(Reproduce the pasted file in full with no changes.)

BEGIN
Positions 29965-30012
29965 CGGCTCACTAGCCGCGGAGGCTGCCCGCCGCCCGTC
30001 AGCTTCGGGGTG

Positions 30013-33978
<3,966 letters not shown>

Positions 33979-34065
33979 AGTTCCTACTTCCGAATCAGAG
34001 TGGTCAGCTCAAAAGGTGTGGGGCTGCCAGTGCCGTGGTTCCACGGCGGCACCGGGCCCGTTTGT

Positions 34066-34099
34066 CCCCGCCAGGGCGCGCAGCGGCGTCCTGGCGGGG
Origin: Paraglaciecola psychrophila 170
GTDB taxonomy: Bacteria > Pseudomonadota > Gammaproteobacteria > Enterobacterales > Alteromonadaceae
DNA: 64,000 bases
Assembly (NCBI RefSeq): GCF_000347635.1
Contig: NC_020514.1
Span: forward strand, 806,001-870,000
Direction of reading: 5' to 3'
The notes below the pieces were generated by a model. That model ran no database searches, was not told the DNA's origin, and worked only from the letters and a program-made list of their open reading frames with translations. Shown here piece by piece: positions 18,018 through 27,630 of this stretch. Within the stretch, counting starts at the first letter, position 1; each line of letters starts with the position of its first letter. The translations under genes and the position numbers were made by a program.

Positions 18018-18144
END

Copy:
Positions 29965-30012
29965 CGGCTCACTAGCCGCGGAGGCTGCCCGCCGCCCGTC
30001 AGCTTCGGGGTG

Positions 30013-33978
<3,966 letters not shown>

Positions 33979-34065
33979 AGTTCCTACTTCCGAATCAGAG
34001 TGGTCAGCTCAAAAGGTGTGGGGCTGCCAGTGCCGTGGTTCCACGGCGGCACCGGGCCCGTTTGT

Positions 34066-34099
34066 CCCCGCCAGGGCGCGCAGCGGCGTCCTGGCGGGG
Origin: Paraglaciecola psychrophila 170
GTDB taxonomy: Bacteria > Pseudomonadota > Gammaproteobacteria > Enterobacterales > Alteromonadaceae
DNA: 64,000 bases
Assembly (NCBI RefSeq): GCF_000347635.1
Contig: NC_020514.1
Span: forward strand, 806,001-870,000
Direction of reading: 5' to 3'
The notes below the pieces were generated by a model. That model ran no database searches, was not told the DNA's origin, and worked only from the letters and a program-made list of their open reading frames with translations. Shown here piece by piece: positions 18,018 through 27,630 of this stretch. Within the stretch, counting starts at the first letter, position 1; each line of letters starts with the position of its first letter. The translations under genes and the position numbers were made by a program.

Positions 18018-18144